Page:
A recent mumps outbreak at Men’s Central Jail was efficiently handled and quickly combatted by medical personnel from the Los Angeles County Department of Public Health and the Los Angeles County Department of Health Services, who manage the health of our jail population.  In recognition of their efforts, Commander Jason Wolak, who oversees Custody Services Division-General Population, outlined the efforts made by the medical professionals and line staff.  Working together, they were able educate and inform the inmate population, and thus gain their cooperation, which resulted in 3,400 men being willingly vaccinated, as well as 1,100 staff.  In gratitude and recognition of their collaboration and contribution to successfully halt the outbreak, Sheriff Villanueva presented formal, written documents of recognition, called scrolls, to 11 medical professionals present at the event.
Sheriff Villanueva addressed the successes of the Homeless Outreach Services Team, known as HOST, which is participating in current census efforts to include a number count of those experiencing homelessness.  Sergeant Bill Kitchin, one of the team’s supervisors, explained the mission of HOST is to “positively impact the homeless crisis in the county, while increasing public safety and preserving the rights and dignity of persons experiencing homelessness.”  Through their encounters with thousands of our homeless neighbors, they earned the reputation of being compassionate, accountable, innovative, and bold.  Their unique approach to combat homelessness is a very nontraditional role for law enforcement.  Because of it, successful relationships are formed; this allows them to connect those in need with people and services, and preserve public safety.
The media event closed somberly with the remembrance of Deputy Amber Leist.  Her loss occurred in the act of service for a stranger in need.  After coming to the aid of an elderly pedestrian who fell while crossing a Los Angeles City street, Amber was struck by a vehicle and fatally wounded.  She died Sunday morning, January 12, 2020.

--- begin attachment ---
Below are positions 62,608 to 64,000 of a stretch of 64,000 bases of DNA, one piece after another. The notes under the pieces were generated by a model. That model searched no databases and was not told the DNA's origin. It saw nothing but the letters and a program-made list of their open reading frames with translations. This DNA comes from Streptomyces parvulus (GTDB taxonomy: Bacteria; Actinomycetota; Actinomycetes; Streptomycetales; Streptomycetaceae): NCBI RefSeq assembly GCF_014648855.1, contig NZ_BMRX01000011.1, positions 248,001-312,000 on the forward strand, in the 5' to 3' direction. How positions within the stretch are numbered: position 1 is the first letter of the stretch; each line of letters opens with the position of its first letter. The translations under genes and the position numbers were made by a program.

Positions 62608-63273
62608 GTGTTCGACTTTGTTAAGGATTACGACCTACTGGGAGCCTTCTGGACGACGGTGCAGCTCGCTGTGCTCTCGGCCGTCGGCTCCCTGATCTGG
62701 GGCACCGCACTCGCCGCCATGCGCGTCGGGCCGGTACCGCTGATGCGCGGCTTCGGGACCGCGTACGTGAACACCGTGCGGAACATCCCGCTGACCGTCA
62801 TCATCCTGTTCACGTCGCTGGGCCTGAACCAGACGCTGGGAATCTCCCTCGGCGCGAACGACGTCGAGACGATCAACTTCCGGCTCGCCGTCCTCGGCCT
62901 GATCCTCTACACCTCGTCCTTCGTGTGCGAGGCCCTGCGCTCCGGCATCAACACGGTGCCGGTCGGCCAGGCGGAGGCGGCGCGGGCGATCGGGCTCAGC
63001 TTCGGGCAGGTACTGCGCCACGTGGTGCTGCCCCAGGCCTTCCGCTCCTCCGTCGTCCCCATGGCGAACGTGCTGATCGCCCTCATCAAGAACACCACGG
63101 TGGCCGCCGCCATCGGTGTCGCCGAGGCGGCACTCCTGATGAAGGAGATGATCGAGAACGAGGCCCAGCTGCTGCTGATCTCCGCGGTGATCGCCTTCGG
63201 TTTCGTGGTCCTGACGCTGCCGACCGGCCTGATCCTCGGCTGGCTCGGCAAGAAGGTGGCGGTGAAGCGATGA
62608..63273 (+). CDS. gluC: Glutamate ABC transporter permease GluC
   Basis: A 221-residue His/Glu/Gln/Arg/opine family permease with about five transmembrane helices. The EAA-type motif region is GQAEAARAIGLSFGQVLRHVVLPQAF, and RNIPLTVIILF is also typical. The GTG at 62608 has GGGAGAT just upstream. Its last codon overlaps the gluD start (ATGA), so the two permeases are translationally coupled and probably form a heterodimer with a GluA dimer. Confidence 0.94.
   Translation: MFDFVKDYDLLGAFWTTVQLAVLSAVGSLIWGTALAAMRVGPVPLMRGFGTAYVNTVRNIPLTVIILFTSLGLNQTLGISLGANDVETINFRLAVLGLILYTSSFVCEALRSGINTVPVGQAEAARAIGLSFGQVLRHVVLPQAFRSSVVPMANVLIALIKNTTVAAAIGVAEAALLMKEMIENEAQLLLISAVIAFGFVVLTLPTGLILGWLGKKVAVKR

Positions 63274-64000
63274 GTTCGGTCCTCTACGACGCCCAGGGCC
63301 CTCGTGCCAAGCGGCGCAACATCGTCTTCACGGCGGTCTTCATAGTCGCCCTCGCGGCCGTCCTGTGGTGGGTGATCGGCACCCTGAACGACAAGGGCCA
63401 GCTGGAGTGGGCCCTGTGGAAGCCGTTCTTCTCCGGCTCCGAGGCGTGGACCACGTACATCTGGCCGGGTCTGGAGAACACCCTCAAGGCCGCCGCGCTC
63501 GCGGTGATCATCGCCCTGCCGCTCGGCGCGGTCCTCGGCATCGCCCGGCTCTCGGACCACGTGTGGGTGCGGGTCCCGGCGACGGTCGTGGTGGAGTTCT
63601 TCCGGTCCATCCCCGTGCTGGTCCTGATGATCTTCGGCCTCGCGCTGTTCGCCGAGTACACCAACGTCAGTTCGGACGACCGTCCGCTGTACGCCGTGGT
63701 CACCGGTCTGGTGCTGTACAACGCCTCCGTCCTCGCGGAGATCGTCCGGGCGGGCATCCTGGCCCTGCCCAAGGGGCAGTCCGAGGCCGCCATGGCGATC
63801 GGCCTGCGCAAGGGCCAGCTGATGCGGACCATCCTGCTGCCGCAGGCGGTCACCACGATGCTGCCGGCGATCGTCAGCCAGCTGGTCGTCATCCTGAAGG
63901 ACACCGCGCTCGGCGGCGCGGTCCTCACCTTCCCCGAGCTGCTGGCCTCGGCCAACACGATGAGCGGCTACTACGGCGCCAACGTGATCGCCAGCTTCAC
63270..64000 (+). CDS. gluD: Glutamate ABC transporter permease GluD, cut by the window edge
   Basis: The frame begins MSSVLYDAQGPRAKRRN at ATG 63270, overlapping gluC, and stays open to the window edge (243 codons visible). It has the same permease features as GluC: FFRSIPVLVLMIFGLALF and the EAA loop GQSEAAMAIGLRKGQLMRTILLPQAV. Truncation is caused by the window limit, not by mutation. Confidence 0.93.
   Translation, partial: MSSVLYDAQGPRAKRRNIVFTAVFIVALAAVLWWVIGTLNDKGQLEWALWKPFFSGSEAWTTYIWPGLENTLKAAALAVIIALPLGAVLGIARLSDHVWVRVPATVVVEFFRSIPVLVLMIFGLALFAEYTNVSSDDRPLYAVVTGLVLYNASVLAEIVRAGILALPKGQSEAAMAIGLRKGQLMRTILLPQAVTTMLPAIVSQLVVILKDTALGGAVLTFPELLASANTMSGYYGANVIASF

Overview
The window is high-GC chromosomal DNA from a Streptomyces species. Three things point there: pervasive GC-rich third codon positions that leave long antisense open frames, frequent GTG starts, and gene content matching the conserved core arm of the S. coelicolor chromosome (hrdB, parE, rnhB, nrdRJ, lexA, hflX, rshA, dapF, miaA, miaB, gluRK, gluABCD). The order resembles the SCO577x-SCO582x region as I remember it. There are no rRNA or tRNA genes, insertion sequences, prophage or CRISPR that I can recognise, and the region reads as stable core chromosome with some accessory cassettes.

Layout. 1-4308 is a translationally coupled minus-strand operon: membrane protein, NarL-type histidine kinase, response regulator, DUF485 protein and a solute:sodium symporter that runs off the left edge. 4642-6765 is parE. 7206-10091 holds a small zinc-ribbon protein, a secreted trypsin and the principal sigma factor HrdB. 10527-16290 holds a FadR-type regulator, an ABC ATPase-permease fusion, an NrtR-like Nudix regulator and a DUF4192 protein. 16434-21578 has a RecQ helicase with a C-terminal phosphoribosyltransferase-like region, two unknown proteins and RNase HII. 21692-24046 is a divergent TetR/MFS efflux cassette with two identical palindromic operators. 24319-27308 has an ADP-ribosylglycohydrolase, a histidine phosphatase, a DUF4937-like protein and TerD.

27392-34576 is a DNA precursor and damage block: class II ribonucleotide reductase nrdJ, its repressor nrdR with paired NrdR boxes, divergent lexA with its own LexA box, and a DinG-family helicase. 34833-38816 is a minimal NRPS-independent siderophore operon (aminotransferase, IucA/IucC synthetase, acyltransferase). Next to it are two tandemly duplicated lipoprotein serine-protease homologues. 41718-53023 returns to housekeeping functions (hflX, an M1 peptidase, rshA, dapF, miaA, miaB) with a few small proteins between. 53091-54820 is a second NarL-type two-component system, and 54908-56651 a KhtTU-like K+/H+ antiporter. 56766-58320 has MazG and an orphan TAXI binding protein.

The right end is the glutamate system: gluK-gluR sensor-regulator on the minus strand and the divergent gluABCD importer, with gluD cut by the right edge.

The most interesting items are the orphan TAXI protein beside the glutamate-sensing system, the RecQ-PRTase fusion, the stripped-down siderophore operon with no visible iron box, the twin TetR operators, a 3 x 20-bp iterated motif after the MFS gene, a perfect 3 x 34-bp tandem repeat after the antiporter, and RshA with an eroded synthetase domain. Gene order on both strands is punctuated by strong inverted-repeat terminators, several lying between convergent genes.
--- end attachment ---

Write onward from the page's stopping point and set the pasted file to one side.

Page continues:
Below is the full press conference:

Sheriff Villanueva holds Press Conference about school shooting threat 1024 512 SIB Staff

Sheriff Villanueva holds Press Conference about school shooting threat


On Thursday November 21, 2019, LASD Century Station personnel responded to a school shooting threat against students at Animo Mae Jemison Charter Middle School.  The threat alleged a student was going to shoot other students at the school on Friday, November 22, 2019.  Multiple students overheard the threat and immediately told their teachers.  The teachers immediately emailed the school administration, who then called the Los Angeles County Sheriff’s Department, Century Station. 

Deputies immediately initiated an investigation and conducted interviews to gather more information.  The investigation led them to the subject, a 13 year old male, who allegedly made the threat.  Through investigative methods, the subject’s address was located and search warrants were authored for the residence.  During the execution of the warrant, a rifle with a high capacity magazine was seized along with ammunition.  The subject had in his possession a rudimentary hand drawn map of the school, as well as a list containing names. Additionally, a 19 year old male suspect, who is a relative of the subject, was arrested for possession of an unregistered firearm and is being held on $35,000 bail.

The Sheriff encourages Los Angeles County residents that if that if they see or hear something to say something. We have Detectives from local station who are working with School Resource Officers, Crime Analysts as well our Major Crimes Bureau Detectives who monitor the web on a constant bases to ensure the safety and security of all of our schools.  We take all threats against schools in our jurisdiction very seriously.  In these unpredictable situations, preparation is key. Please visit our page and watch our videos at

Link to Press Conference: